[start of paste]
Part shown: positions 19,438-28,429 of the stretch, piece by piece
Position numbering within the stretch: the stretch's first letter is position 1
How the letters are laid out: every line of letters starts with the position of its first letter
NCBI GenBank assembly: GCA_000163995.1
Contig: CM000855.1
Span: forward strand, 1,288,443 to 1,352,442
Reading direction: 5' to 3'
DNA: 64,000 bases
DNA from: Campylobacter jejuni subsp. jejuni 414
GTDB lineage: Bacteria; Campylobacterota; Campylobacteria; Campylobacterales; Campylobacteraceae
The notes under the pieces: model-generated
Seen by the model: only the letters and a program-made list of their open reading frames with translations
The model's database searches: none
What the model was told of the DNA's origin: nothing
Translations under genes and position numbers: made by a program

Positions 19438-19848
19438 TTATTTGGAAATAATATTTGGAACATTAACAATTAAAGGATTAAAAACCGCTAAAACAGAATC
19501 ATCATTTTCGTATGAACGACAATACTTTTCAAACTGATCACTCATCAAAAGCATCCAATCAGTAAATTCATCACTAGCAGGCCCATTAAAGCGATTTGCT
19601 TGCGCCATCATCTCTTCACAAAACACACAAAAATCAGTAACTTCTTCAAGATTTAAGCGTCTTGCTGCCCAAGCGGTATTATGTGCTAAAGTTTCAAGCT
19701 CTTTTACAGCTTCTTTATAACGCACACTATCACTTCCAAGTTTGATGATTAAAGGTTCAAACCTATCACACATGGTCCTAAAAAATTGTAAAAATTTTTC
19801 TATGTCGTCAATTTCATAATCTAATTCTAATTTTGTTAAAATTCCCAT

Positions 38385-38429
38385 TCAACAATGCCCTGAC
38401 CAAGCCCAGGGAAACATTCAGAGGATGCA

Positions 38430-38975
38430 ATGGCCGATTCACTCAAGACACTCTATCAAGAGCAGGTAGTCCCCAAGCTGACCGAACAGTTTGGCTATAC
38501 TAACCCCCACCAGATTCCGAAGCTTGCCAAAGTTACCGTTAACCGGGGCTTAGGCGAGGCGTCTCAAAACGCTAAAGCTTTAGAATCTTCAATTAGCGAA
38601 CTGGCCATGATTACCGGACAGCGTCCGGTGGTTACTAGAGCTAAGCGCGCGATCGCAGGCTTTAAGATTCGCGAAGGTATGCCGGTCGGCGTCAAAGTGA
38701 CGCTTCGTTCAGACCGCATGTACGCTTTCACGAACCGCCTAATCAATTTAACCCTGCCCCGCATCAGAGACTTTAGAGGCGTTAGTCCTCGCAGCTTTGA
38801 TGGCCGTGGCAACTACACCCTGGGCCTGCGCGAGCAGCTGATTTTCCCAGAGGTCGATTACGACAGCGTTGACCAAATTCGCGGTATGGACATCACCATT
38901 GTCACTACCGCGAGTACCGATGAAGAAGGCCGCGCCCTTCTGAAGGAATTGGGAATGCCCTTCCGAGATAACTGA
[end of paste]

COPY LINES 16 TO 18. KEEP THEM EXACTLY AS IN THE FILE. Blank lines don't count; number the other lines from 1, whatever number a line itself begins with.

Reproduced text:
Positions 19438-19848
19438 TTATTTGGAAATAATATTTGGAACATTAACAATTAAAGGATTAAAAACCGCTAAAACAGAATC
19501 ATCATTTTCGTATGAACGACAATACTTTTCAAACTGATCACTCATCAAAAGCATCCAATCAGTAAATTCATCACTAGCAGGCCCATTAAAGCGATTTGCT